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5 Ways to Encourage a Toddler to Use Their Balance Bike

5 Ways to Encourage YOurt Toddler to Ride a Balance Bike

Some kids take right to their balance bike with no encouragement.  Others, especially young toddlers, need a little help to learn how to ride a balance bike.  They get frustrated or show no interest.  Here are our five no-fail tips to get them riding in no time.

Ride your bike too.

Toddlers love nothing more than copying what their parents do.  Both my husband and I are avid cyclists and my son had watched us riding since he was a few months old.  When he finally got his first balance bike (a little before 18 months), he was shaking he was so excited.  Even if it is just riding around the driveway, seeing you ride is a sure way to create interest in your little.  If they have a big brother or sister (or friend) they can watch ride, even better.

Get a bike that fits. 

If your kiddo is frustrated with their bike, there is a good chance it is too big or too heavy.  Pick a lightweight bike with a low stand-over height that’s designed for the youngest kids.  (Need help choosing?  Take a look at our list of the best balance bikes for toddlers).

If you already have a bike and don’t want to spend money on a new one, make sure the seatpost and handlebars are lowered all the way.  If that doesn’t work, put the bike away for a few months and let them get a little taller.  It is amazing how quickly they will grow and be ready for it!

Practice for 10-15 minutes a day.    

Repetition is key for kids at this age, so try to get outside and offer them their balance bike for a little bit every day.  That said, don’t overwhelm them.  Let them try for a few minutes and if they start to get frustrated, move on.  Try again tomorrow.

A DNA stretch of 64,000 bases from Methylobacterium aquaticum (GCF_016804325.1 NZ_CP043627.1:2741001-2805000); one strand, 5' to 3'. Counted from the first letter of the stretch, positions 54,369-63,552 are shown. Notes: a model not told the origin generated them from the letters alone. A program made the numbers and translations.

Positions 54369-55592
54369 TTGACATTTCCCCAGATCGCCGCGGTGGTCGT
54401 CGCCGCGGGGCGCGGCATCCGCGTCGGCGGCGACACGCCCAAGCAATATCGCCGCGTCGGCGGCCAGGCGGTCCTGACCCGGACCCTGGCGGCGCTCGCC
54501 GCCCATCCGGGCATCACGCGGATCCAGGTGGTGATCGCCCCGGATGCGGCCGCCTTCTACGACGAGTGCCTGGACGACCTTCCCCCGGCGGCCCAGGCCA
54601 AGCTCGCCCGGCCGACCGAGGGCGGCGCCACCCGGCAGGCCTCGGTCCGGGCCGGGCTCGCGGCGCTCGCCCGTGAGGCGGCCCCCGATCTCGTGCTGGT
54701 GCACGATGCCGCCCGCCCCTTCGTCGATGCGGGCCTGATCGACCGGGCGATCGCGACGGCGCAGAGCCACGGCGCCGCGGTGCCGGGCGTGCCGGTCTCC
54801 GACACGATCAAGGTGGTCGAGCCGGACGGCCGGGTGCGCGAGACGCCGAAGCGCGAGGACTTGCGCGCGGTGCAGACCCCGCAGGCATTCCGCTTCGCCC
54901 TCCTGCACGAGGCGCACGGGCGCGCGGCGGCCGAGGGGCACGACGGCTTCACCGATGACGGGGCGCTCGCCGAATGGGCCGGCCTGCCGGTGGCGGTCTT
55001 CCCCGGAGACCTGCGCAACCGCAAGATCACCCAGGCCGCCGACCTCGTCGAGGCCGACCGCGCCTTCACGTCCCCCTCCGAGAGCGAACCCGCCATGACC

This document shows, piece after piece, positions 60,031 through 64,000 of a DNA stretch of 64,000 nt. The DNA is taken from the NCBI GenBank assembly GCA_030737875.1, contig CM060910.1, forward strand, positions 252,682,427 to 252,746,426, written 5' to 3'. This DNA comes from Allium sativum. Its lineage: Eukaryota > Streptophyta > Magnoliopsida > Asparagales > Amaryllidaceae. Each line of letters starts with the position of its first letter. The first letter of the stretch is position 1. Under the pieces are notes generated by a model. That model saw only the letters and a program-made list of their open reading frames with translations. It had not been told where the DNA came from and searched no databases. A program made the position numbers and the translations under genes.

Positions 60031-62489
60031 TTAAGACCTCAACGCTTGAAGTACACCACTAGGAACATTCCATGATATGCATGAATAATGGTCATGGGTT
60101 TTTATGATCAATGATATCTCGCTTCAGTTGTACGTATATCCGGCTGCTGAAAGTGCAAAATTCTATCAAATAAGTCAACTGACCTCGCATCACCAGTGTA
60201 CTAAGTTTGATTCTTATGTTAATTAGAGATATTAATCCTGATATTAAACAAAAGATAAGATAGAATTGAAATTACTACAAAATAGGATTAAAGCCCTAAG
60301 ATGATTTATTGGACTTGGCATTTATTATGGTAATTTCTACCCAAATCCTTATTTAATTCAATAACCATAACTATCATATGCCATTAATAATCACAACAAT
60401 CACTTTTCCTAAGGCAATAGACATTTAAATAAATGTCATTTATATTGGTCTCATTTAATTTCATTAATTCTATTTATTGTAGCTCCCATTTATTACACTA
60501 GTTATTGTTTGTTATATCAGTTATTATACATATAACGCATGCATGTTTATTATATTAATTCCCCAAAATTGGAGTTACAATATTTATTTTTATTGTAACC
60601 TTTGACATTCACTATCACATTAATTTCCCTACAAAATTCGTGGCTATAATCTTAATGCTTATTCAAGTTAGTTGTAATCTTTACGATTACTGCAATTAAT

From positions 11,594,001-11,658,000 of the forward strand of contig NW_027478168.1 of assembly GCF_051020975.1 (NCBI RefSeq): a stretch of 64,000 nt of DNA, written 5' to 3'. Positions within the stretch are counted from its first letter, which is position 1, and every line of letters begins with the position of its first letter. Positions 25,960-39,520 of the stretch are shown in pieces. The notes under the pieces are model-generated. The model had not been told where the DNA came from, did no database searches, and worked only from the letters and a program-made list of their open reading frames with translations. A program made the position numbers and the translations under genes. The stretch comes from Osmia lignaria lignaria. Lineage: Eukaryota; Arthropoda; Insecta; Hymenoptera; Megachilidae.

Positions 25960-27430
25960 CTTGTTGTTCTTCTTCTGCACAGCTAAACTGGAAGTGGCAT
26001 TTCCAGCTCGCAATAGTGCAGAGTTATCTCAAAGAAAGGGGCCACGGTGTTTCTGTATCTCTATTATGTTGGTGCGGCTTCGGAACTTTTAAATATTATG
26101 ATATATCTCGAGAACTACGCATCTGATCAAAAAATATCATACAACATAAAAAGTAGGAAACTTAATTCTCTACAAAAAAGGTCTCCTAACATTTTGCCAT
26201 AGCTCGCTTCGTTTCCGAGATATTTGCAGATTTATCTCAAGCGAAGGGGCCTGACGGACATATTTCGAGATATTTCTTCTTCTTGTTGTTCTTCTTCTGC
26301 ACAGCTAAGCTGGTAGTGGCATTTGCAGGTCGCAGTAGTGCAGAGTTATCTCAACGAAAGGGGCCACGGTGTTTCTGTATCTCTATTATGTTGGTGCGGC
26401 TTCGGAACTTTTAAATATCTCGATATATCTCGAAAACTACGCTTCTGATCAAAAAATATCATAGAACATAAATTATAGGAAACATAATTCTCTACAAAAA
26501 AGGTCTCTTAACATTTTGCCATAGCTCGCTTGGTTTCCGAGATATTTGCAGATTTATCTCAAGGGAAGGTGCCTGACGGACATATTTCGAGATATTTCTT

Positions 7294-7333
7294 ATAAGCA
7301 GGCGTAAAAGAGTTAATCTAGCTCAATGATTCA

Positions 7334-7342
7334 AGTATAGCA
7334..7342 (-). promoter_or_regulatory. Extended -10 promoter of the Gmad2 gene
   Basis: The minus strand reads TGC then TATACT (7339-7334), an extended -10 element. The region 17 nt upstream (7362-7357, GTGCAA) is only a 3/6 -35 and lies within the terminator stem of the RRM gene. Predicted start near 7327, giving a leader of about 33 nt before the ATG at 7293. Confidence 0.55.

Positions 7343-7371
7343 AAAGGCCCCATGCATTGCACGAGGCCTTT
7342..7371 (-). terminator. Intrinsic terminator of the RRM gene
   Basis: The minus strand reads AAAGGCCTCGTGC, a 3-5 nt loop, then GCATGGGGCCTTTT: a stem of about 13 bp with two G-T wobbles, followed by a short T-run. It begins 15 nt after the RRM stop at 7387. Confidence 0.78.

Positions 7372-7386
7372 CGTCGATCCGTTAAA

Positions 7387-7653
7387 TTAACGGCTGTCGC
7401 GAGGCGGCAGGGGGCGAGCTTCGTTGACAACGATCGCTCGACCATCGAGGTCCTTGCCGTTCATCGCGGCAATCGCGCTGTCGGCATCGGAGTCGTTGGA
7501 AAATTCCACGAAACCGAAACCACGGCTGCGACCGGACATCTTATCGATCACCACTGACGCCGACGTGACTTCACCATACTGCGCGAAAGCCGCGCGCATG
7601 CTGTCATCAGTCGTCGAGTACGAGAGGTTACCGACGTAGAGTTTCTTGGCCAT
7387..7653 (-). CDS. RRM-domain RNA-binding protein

Kiddimoto Super Junior Max Balance Bike

Find a hill.

No, not a big one—just a slight incline where they can get a feel for momentum.  For some kids, this will make all the difference.   If they need reassurance, walk alongside them with your hand on their back.

Pick some cool accessories. 

My son has a helmet he loves.  Sometimes he rides his bike just so he can wear his helmet.  Other kids might enjoy bike gloves, a bell on their handlebars, or a basket to tote their teddy bear in.  No, this isn’t going to help them to learn to actually ride, but it might entice them to spend more time on their bike.

Practice Patience.

 In the end, be patient.  Some kids ride at 18 months with no problem.  Others don’t show an interest until much later—like 4 or 5.  Every kid is individual.  If it is important to you that they ride, the best thing you can do is make cycling a part of your family routine.  Get a trailer or child seat and go for rides that way.  In no time, they will demand to be riding on their own.

Thule Chariot Cougar


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